The world is a beautiful and amazing place. But – packed with a variety of people with different beliefs, cultures and backgrounds – it's also a complicated place. Over the course of world history, there's a regular pattern of both intra-country and inter-country tension. Oftentimes, that turbulence – no matter where it comes up – has one common theme. Religion.
Each world citizen should have the right to practice a religion or not. Similarly, all people should have an equal right to express their beliefs without fear of discrimination. Sadly, that's just not the way things work.
Here in the United States, we can't begin to make meaningful strides toward that ideal world goal until the government fully honors a fundamental freedom guaranteed in our Bill of Rights: keeping government out of religion. Completely.
For starters, the government has no business using our money – taxpayer money – to fund what are commonly known as "faith based initiatives." Especially those that don't agree to not discriminate in the way in which they hire or deploy services. Similarly, in the 1960s, the Supreme Court proclaimed the unconstitutionality of school-sponsored prayer. Yet there is an unrelenting – and well funded – effort to promote specific beliefs within schools. A student's right to, also, express a religious/non-religious belief should not be guided or nudged in any particular direction.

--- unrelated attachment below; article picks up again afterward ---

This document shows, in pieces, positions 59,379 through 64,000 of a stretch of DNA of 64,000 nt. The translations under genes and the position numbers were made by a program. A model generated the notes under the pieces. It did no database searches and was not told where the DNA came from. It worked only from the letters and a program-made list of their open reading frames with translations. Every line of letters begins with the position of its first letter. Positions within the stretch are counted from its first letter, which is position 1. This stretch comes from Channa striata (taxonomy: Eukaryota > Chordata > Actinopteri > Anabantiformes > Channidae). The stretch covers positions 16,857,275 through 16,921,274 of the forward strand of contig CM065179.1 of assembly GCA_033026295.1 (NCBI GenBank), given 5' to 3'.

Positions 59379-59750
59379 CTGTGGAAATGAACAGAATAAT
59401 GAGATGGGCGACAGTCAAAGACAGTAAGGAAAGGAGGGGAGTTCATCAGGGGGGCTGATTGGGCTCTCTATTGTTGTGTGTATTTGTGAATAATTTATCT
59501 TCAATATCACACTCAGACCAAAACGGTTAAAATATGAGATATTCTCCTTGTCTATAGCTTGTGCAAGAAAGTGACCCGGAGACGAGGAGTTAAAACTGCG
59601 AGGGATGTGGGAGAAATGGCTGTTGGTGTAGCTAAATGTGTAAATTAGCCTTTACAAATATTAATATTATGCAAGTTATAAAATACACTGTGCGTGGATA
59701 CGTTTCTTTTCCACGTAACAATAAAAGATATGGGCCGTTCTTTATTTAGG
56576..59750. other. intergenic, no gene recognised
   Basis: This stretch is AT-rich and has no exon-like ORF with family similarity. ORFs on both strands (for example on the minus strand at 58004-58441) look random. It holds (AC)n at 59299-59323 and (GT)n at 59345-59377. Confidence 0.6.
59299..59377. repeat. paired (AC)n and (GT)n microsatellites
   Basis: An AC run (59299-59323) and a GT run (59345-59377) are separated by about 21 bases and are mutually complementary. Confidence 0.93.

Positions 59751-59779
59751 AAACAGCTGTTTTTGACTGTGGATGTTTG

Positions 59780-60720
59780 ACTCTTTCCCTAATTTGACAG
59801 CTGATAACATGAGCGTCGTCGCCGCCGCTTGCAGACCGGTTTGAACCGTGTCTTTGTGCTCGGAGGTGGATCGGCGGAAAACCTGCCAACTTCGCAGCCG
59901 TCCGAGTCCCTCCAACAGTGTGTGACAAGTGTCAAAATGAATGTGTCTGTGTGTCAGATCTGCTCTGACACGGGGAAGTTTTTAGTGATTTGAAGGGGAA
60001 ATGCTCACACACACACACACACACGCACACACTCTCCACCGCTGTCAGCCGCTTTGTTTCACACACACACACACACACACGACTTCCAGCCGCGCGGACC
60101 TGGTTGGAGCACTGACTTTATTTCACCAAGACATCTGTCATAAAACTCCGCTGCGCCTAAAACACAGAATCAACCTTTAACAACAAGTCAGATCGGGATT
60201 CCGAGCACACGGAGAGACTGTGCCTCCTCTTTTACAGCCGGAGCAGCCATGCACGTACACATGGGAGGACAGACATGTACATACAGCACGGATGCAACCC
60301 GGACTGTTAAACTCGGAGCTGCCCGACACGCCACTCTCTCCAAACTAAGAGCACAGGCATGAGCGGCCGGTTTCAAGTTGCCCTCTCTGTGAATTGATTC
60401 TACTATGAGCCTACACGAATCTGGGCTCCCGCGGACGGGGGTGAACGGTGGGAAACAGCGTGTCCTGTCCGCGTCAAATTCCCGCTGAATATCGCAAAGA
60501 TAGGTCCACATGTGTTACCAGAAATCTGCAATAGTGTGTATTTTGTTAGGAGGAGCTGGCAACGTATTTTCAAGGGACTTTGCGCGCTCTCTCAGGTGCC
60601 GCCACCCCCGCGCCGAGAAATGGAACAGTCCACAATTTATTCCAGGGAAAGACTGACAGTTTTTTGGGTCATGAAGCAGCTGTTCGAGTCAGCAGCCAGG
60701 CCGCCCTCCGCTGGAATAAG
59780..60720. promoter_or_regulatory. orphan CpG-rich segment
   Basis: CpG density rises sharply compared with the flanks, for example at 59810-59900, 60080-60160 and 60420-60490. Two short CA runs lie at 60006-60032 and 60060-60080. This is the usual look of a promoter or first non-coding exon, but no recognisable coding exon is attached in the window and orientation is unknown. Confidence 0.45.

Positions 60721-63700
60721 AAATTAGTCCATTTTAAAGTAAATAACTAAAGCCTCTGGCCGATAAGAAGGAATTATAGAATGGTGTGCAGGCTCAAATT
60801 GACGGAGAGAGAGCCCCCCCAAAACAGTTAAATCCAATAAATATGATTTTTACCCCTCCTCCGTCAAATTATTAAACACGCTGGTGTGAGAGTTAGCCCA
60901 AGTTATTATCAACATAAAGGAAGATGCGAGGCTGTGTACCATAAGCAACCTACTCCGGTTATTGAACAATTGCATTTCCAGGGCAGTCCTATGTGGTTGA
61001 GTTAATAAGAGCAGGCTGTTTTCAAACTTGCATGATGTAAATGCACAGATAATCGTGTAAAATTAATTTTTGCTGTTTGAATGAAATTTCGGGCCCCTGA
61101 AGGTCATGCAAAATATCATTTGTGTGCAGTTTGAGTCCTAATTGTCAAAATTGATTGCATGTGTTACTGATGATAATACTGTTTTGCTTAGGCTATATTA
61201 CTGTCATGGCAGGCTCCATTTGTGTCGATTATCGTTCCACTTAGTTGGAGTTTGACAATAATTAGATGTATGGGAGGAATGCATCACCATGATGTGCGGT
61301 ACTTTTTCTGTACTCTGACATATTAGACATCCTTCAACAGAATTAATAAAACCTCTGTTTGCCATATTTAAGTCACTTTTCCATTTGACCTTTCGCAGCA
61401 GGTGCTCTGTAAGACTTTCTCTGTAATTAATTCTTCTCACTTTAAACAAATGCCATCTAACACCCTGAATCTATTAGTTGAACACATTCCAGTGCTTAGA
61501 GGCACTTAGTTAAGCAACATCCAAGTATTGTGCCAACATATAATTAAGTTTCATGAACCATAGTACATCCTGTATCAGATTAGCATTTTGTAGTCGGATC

It's not difficult to determine what happens when this kind of funding and persuading occurs – religious minorities and non-religious people suffer discrimination and fiction-based stereotypes are perpetuated. Stereotypes that implicitly teach our children that non-Christian religions are weird and that non-religious people (gasp!) are the devil in disguise.
This kind of bias, clearly evident in government and schools, fosters an environment of fear and hate.
Heck, even within families, talking about religion is oftentimes about as much fun as debating abortion. Funny/sad story... Having traveled so much of the world, we're always interested in learning more about local citizens – what they eat, what they do, what makes them tick. This includes learning more about the religions they pursue. A few Christmastimes ago, my mom spotted a book on Buddhism that we had picked up in Asia. Thinking we had "chosen Buddhism," she nearly had a stroke.
We want to advocate for a country and a world where church and state are separate and where people are not discriminated against because of their views on religion.
Currently, in order to walk the talk and to start that advocating in earnest, we are in Washington D.C. to stand with those who choose not to practice a religion. The Reason Rally is staged to be the largest gathering of the secular movement in world history. Stay tuned.
We know people have deep convictions about this topic. What's your take?